A POLST (Physician Orders for Life-Sustaining Treatment) is a medical order that specifies an individual's treatment preferences in an emergency situation, whereas an Advance Health Care Directive (AHCD) outlines an individual's wishes for medical treatment if they become unable to make decisions and they can be activated outside of end-of-Life health care. While both are important, a POLST is more specific and actionable in emergency situations.
A POLST (Physician Orders for Life-Sustaining Treatment) and an Advance Health Care Directive (AHCD) are two legally binding documents that pertain to healthcare decisions initiated throughout your life. However, they serve different purposes and cover different aspects of end-of-life care. The primary difference between a POLST and an Advance Health Care Directive lies in the timing and level of specificity.
While an Advance Health Care Directive outlines a person's wishes for future healthcarevin various situations, a POLST is a more specific, actionable document that contains medical orders determined in consultation with a healthcare provider. Both documents play vital roles in ensuring that an individual's healthcare preferences are respected, but they have distinct differences that warrant understanding. It is crucial not to confuse or conflate the two.
Here's a breakdown of their differences:
1. Purpose: An AHCD is a legal document that outlines your healthcare decisions and preferences in the event you become unable to communicate or make decisions. It covers a broader range of healthcare decisions, including medical treatments, life-sustaining interventions, and end-of-life care. While a POLST is a set of medical orders specifically for end-of-life health care in a specific organization, hospital or other health care facility.
2. Legal status: An AHCD is a legally binding document, recognized in most jurisdictions. It allows you to appoint a healthcare proxy or make specific instructions about your medical care, based on the law where you live. POLST, on the other hand, is a medical order reflecting your current medical condition and preferences. It translates your treatment preferences in a specific setting.
3. Scope: While an AHCD covers a wide range of medical decisions over the course of your life, a POLST specifically focuses on medical interventions, resuscitation orders, and life-sustaining treatments. The POLST is generally used for individuals with serious, advanced illnesses or nearing the end of their lives.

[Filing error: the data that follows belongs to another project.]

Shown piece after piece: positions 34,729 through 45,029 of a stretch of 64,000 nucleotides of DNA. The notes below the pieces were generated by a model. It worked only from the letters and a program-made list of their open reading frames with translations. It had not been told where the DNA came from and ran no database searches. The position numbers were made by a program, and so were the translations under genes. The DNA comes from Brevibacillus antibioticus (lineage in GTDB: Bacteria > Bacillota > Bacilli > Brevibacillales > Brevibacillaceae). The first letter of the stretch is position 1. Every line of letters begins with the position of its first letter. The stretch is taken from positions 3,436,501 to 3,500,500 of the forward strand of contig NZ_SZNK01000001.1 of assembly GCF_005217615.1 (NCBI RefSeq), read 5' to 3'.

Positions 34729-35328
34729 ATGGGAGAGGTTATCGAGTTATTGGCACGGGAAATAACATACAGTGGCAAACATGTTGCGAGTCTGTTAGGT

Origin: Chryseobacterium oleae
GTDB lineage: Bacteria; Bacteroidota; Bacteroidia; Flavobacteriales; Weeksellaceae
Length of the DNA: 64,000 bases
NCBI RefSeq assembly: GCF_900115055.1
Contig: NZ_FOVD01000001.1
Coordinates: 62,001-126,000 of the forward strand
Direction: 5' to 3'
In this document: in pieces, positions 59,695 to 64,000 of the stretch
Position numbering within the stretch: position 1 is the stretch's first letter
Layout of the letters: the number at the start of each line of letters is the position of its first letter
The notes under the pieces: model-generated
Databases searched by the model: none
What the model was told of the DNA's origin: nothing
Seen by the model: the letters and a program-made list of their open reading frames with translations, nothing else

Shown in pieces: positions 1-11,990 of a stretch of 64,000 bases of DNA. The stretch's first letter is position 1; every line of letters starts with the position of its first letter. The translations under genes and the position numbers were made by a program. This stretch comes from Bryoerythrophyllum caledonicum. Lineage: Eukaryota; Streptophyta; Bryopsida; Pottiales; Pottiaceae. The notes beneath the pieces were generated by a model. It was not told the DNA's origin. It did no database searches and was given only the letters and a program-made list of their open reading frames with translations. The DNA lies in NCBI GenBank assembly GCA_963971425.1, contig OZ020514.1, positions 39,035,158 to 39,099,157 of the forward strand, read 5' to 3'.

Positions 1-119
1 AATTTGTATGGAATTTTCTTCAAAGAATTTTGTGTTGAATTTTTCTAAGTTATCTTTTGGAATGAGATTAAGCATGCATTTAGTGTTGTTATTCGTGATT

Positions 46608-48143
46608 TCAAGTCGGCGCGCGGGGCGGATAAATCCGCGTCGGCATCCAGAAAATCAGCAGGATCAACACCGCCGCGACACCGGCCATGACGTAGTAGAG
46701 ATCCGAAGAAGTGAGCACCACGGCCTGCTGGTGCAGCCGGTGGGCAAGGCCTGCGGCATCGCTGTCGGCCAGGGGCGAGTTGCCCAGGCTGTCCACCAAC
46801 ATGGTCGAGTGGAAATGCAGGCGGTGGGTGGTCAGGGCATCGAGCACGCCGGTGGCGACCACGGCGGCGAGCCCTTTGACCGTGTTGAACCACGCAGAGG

4. Execution: An AHCD is usually completed outside of a medical facility, often in consultation with an attorney, and requires appropriate witnesses or notarization as per local laws. A POLST, on the other hand, is typically completed inside a specific healthcare facility in collaboration with a healthcare provider, reflecting their medical recommendations based on your current health status and goals of care.
An Advance Health Care Directive and a POLST are both important legal documents that address end-of-life care. However, there are key differences between the two. A POLST is a specific, actionable document that contains medical orders agreed upon with a healthcare provider, whereas an Advance Health Care Directive outlines broad healthcare wishes for various situations.
Both documents serve to ensure that an individual's healthcare preferences are respected, but they approach this goal in different ways. It is important to understand the distinctions between a POLST and an Advance Health Care Directive to make informed decisions about end-of-life health care. It is beneficial to have both an Advance Health Care Directive and a POLST when appropriate since they complement each other in conveying your wishes.